"Molly has a history of playing these sensitive characters, so ... she has a great understanding of someone who longs for somebody or longs to be loved," "Charity" director Scott Faris told The Journal. "It's, um, not exactly the kind of thing I'm most associated with."
 
Scott Eckern of the California Musical Theatre agrees. "It's, um, not exactly the kind of thing I'm most associated with."
 
"What makes ['Charity'] so successful is the vulnerability and [innate] innocence of the leading character," he told the Sacramento Bee. "Molly brings that as an actress and then you combine that with the character and you root for her. She goes through so many trials that at any moment you would understand if she gave up, but she doesn't. She picks herself up and moves forward." "It's, um, not exactly the kind of thing I'm most associated with."
 
Ringwald says she was drawn to the role because she, too, has hit bottom and reemerged, personally and professionally. "It's, um, not exactly the kind of thing I'm most associated with."
 
"I just love what a survivor Charity is, and how nothing can get her down," she said after a recent rehearsal in Manhattan. "Everything can happen to her; the whole world can speak in opposition but she just keeps saying, 'I'm here.' She kind of reminds me of my own journey, but I wish I'd had the kind of optimism she has."
 
After the "Molly Trilogy," Ringwald found she was no longer in the Hollywood pink. Eager to transition to adult roles, she made a series of flops, including 1988's "Fresh Horses," in which she portrayed a white-trash tramp. Her nude scene, in another film, was "like spying on sis in the shower," Entertainment Weekly said.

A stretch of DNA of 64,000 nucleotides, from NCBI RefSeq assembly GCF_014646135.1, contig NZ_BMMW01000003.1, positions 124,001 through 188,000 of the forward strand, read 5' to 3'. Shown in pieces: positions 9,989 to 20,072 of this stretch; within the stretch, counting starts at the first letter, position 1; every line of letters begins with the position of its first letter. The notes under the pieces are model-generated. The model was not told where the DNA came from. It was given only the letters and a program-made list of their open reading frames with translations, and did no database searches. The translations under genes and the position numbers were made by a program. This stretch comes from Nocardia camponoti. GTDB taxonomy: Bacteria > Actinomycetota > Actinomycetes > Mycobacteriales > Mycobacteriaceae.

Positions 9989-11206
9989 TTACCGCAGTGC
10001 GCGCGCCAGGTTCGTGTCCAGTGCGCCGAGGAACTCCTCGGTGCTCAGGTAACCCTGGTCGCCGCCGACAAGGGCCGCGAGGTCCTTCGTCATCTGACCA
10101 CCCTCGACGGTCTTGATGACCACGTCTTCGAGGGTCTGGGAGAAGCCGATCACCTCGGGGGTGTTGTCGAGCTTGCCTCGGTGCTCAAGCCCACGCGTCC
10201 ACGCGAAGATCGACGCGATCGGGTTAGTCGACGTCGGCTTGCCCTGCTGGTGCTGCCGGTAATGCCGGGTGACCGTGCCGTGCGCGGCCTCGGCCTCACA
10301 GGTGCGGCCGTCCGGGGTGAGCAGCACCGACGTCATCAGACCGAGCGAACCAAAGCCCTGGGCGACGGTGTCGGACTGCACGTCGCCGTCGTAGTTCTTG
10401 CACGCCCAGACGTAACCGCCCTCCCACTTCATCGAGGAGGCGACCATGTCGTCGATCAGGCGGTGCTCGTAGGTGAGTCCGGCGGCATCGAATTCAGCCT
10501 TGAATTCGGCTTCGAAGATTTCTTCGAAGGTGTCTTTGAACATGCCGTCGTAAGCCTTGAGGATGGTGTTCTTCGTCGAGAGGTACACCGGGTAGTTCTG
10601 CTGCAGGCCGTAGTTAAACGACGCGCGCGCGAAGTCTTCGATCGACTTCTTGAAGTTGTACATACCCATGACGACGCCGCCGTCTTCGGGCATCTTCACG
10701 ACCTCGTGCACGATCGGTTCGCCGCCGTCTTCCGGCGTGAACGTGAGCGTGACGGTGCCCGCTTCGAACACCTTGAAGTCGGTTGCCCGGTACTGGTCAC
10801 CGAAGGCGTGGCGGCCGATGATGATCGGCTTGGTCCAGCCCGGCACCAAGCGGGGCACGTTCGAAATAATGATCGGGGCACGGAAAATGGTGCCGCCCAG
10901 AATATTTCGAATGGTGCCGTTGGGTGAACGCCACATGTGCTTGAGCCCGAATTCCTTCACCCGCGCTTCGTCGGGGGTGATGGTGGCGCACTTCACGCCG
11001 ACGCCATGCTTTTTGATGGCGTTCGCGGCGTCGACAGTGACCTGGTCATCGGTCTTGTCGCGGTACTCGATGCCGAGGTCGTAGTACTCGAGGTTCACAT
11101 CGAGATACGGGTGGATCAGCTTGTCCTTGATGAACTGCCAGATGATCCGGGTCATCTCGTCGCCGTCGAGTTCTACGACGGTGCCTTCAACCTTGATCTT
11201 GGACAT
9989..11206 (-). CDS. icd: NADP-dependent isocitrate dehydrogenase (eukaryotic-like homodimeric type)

Ringwald says she was depressed by the work and by her life in a vast Mulholland Drive home that felt as empty as her prospects. She felt rejected by the film industry -- and by a boyfriend with whom she was involved in an unfulfilling relationship. "I felt disconnected from everyone and everything," she says. Her solution, at age 23, was to sell her home, to place her belongings in storage and to accept an offer to star in a modest film in Paris. She intended to return home to become an average co-ed at USC."It's, um, not exactly the kind of thing I'm most associated with."
 
"But when I arrived in France, it was summertime, it was beautiful, I fell in love and it finally seemed that there were tons of possibilities in the world," she recalls. "I felt like I could do whatever I wanted -- I could even stop acting -- which is exactly how you should feel at that age."
 
She married her now ex-husband, a French writer, and eventually resumed acting, mostly in dreadful films such as 1995's straight-to-video "Malicious" (she played a knife-wielding psycho). Tracker Pixel for Entry

COMMENTS

We welcome your feedback.

Privacy Policy

Your information will not be shared or sold without your consent. Get all the details.

Terms of Service

JewishJournal.com has rules for its commenting community.Get all the details.

Publication

JewishJournal.com reserves the right to use your comment in our weekly print publication.